For my sister

There were times when I wrote letters to her. Scribbles and doodles tucked in a blue envelope, sealed with a promise to visit her during vacations. I spent most of my summers gobbling mangoes and learning arithmetic from her. And that was probably the first time I realised how beautiful she looked in the most ordinary clothes, when she stretched her arms up to tie her hair into a knot, with that web of tiny pink veins lighting up the apples of her cheek and gleaming honey-coloured eyes that twinkled when she smiled. I was lucky to have her as my sister. My pretty cousin who was my mentor, my role model and my shrink, all rolled into one.

But somewhere, in this age of instant connectivity, my ink dried up, and so did my words. She migrated to the States, and our long conversations reduced to quick emails. I dearly missed the girl noise, those days she’d lead me and Maddy into the park, warning us to wait till she returned, those evenings she’d dig out her considerably sexy outfits and turn the bedroom into a ramp, and those hot afternoons during which she’d patiently wax her legs amidst all the stickiness.

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She won a zillion hearts. She still does. How my own mother loved her more than me was both perplexing and infuriating at the same time. Amruta is so well-mannered, Amruta is so sincere. Amruta this, Amruta that. And then I looked in the mirror and wondered if I’d ever be like her. How could two souls stemming from the same mud be so different? I also considered the possibility of adoption, but I had inherited my father’s rebellious nature and my mother’s scepticism. May be we are different flowers from the same garden. A fiery tigress and a stubborn kitten from the same cat family.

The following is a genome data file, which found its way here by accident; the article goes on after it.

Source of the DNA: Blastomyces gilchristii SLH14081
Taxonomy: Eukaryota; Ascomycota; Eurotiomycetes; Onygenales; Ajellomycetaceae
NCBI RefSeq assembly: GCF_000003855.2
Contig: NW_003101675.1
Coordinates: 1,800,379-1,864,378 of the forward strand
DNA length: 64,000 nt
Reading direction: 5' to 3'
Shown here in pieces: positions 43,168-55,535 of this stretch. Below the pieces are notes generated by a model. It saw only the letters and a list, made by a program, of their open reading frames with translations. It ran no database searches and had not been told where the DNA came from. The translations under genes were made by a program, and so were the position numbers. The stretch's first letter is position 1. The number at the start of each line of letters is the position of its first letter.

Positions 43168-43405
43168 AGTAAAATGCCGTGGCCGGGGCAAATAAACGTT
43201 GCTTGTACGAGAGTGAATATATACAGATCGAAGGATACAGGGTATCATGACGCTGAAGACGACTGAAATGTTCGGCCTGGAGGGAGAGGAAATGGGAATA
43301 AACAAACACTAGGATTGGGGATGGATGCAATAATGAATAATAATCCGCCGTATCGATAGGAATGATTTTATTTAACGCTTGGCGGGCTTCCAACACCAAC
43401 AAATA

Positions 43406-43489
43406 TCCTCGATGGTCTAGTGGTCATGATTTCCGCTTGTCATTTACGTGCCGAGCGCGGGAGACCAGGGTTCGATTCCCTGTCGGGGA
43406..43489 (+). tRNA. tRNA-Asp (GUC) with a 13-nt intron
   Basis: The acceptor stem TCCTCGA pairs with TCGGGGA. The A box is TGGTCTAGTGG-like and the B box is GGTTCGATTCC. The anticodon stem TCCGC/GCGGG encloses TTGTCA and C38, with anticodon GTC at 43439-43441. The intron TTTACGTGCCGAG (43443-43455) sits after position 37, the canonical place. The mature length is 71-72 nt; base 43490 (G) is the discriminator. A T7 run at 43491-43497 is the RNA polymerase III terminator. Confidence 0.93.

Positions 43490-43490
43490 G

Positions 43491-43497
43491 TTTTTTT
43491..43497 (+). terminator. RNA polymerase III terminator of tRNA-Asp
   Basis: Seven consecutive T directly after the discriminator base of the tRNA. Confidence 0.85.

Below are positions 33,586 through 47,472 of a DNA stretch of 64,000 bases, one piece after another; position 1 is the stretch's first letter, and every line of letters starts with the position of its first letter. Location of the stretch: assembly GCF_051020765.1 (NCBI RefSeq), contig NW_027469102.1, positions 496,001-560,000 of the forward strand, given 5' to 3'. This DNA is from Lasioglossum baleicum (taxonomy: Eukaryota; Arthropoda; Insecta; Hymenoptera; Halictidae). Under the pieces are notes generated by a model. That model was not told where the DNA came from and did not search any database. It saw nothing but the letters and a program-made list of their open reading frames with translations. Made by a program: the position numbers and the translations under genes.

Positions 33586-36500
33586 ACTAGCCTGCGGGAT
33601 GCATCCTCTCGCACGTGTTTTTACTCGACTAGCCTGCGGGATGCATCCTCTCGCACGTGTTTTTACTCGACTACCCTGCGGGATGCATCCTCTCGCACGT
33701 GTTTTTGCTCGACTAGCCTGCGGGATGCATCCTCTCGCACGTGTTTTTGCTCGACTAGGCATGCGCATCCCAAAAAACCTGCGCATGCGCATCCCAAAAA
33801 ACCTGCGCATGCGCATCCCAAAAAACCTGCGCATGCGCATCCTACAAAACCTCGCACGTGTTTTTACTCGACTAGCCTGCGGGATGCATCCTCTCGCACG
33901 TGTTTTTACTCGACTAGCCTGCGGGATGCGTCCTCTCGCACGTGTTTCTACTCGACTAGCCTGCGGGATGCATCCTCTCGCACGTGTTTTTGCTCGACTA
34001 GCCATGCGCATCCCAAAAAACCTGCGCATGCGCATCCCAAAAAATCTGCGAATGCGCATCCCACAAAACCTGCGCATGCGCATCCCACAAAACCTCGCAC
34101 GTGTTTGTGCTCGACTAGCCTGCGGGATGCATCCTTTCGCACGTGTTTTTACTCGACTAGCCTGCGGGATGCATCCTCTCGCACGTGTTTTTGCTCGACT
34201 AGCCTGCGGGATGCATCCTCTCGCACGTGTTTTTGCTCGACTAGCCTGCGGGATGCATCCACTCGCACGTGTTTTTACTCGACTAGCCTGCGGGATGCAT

It’s only after so many years that I visited her last month that I realised I’d never be like her. I cannot fathom the thought of starting from scratch in a strange country, of being the best daughter, wife, mother, sister, and most of all, an amazing human being. I see her play hopscotch from a homemaker and software professional to a kickass wife and a loving mother of two brats (who want to sit on her lap, sometimes face, at the same time) with enviable ease, and here I am, learning to deposit a cheque on my own.

My cousin’s a rare breed. If you take a picture with her, she’d be looking at the camera, and you’d be so mesmerised by her striking beauty and cheerful vibe, that you’d be looking at her. And well, “hearing her laugh is like listening to the best kind of symphony”, I promise. 

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